DENVER (Denver Post), Nov. 10, 2009
Anadarko Petroleum Corp. is prepared to invest $100 million in Colorado's Wattenberg oil and gas field next year -- provided the state can trim the time it takes to issue permits, Chief Executive James Hackett said.
Issuing permits is taking about 85 days, Anadarko and industry executives say. A more reasonable time frame would be 45 days to allow for more effective utilization of equipment and the ability to respond to market changes, company executives said.
"Getting access to the fields and drilling efficiently is a key," Hackett said. "We are working with the state on this issue."
Starting in April, the Colorado Oil and Gas Conservation Commission began issuing permits under new, more comprehensive regulations.
"In March, we received a surge in applications--1,500--that would be grandfathered, and we've been working to cut the backlog," said David Neslin, the commission's executive director.
The agency has added temporary staffers and changed its computer system to speed applications, he said.
The backlog in permits has been cut from 2,000 in April to 700 last week, Neslin said.
The average time for processing has dropped from 80 days in June to 50 days in August. "I think we are going to reduce it further," Neslin said.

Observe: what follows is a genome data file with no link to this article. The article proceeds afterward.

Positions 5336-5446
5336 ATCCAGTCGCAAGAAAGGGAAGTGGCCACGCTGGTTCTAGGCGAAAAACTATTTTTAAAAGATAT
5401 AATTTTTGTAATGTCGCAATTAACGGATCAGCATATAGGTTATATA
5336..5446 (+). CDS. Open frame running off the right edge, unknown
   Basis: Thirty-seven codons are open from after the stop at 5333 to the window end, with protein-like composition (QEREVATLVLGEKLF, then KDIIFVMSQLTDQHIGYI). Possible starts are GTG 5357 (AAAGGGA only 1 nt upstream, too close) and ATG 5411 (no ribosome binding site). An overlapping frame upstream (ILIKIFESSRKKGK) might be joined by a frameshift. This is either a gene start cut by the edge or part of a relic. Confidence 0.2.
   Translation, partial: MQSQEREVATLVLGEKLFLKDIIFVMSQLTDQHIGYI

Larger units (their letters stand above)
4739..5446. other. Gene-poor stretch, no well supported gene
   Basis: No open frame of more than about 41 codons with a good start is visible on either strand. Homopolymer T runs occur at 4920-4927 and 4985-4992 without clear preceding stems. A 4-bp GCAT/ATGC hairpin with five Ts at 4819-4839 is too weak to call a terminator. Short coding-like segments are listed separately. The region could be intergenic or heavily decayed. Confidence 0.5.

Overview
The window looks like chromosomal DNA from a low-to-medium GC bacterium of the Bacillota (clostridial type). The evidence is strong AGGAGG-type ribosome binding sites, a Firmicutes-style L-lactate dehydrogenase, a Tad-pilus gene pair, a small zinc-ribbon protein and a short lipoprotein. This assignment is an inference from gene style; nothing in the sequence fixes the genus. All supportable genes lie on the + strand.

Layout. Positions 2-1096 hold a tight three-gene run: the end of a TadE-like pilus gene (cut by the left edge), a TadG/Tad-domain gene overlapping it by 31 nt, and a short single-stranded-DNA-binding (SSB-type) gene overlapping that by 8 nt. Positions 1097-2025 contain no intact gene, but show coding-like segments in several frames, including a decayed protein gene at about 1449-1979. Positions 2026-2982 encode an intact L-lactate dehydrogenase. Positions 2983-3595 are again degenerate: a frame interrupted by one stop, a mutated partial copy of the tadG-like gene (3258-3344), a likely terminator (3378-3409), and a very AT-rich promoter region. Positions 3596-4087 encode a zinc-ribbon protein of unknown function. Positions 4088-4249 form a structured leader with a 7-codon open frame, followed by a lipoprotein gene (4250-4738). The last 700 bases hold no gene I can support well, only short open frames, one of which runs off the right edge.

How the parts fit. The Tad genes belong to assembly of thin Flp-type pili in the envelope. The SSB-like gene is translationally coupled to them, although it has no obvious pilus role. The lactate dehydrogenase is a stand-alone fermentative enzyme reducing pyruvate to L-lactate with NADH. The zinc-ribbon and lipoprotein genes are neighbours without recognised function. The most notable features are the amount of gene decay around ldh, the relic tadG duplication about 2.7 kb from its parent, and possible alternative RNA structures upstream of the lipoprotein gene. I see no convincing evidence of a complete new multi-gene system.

Anadarko is counting the time from the day it files to the day it receives the permit.
The state commission does not count the time it has to verify an application is complete--up to 10 days--and the 10 days after approval for property owners to file challenges.
"We are counting differently, but the governor's office and the commission staff have really been responsive," said David Howell, Anadarko's general manager for the Wattenberg field.
"Both sides are cooperating," Howell said. "We expected the new regulations to lengthen the permitting."
Anadarko, the second-largest U.S. natural gas producer after BP PLC (BP), has major plays in Africa, Brazil and the Gulf of Mexico. The old Wattenberg field in Colorado's Weld County has also proved valuable.
"The Wattenberg is central to our strategy of a more predictable resource base," Hackett said.
The company can drill a well in four days, and the wells yield not only natural gas, which has suffered a depressed market in 2009, but higher-priced liquids and oil.
Liquids rose to 42% of Anadarko production in the third quarter from 37% at the beginning of 2009, with contributions from the Wattenberg and Utah's Natural Buttes, according to an analysis by David Heikkinen of Tudor, Pickering, Holt & Co. Securities.
"We've made investments in new pipeline capacity, which should help with prices," Hackett said. "And we are looking to make more investments."
Copyright (c) 2009 Dow Jones & Company, Inc.
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